OREGON OIL TRAIN BILL FAILS TO PROTECT COMMUNITIES

FOR IMMEDIATE RELEASE

Bill Marred by Secrecy Provisions and Lack of Enforcement

June 28, 2017 (Salem, OR)  — Oregon Joint Committee on Ways and Means passes House Bill 2131 related to oil train emergency response and financial responsibility for oil train derailments, spills and fires. The bill will be scheduled for a floor vote in the House and Senate.

Stand Up to Oil Coalition Statement: “One year after the Mosier oil train derailment and fire, Oregon deserves meaningful and enforceable standards for oil train emergency responses. Instead, HB 2131 lacks standards for oil spill response plans, is not enforceable, and shrouds emergency response plans in secrecy. Mosier and Oregon deserve stronger protections and transparency,” said Michael Lang, Conservation Director of Friends of the Columbia Gorge, on behalf of the Stand Up to Oil Campaign.

Oregon Joint Committee on Ways and Means , June 28, 2017, in Salem, Oregon.

Oregon Joint Committee on Ways and Means , June 28, 2017, in Salem, Oregon.

Background:
Oregon has the weakest laws on the West Coast for oil train emergency response. As originally drafted, HB 2131 required railroads to submit oil spill contingency plans for state approval, demonstrate their ability to meet the requirements of their plans, provide financial responsibility statements to state regulators and assess fees to the railroads. As amended, the bill is unenforceable. It prohibits public involvement and disclosure, and fails to adequately plan to protect communities and the environment from the next derailment, oil spill and fire. While the bill asks the railroads to show that they can pay the costs of a major derailment, these financial responsibility statements are hidden from the public and cannot be obtained through public records requests or court subpoena in the current version of the bill. Without any recourse to review response plans before an emergency occurs, the public will not find out if plans are inadequate until it’s too late.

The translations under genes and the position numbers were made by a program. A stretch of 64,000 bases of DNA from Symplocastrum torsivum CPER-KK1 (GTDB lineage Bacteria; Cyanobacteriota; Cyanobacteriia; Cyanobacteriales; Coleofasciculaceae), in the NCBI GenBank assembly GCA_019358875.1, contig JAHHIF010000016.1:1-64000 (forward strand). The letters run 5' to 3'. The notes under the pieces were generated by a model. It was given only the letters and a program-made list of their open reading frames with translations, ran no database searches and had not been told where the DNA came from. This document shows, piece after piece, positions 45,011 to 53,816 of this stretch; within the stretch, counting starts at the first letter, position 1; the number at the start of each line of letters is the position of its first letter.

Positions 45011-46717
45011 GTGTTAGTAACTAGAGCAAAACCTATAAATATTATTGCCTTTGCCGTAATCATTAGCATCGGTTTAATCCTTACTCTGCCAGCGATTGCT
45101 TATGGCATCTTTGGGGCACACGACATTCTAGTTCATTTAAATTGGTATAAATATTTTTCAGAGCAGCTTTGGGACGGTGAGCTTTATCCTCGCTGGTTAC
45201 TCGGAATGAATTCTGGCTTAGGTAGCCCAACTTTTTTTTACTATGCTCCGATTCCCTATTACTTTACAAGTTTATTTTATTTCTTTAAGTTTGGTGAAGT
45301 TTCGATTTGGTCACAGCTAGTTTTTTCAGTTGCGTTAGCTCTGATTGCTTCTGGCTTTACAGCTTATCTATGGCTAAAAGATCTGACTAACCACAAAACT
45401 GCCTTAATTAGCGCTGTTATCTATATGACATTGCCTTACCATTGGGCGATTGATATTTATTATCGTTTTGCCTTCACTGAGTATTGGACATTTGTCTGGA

Oil-by-Rail Updates in the NW:

  • June 3, 2016: a Union Pacific oil train derailed and burst into flames in the Columbia River Gorge town of Mosier, Oregon.

  • On June 27, 2017: Oregon’s Public Utility Commission voted 3-0 to approve the sale of old oil storage tanks and other equipment at Port Westward to Global Partners—an oil company with a history of environmental violations.

  • Upcoming months: Washington’s Energy Facility Siting Evaluation Council (EFSEC) will make a recommendation on the Tesoro Savage proposal in Vancouver, Washington. Ultimately, Washington Governor Inslee will make the final decision about whether to deny the terminal which would be the largest oil train terminal in North America. The project would bring up to five loaded oil trains each day through the Columbia River Gorge carrying the same volatile Bakken crude oil that burned during the Mosier derailment in June 2016.

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STAND UP TO OIL is a growing coalition of groups opposed to new oil terminals and an increase in oil transport through the Northwest. Learn more at Standuptooil.org.


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2 Responses to “OREGON OIL TRAIN BILL FAILS TO PROTECT COMMUNITIES”

  1. Janet Ballantyne says:

    What about the Coal trains that are headed to the Columbia river Basin? Because uncovered, Burlington Northern says they will loose over 1 TON of toxic substances along the tracks, seeping into our ground water, poisoning wells, killing Fish, and eventually people who live along these routes!

  2. Janet Ballantyne says:

    That is 1TON of Coal dust per trainload!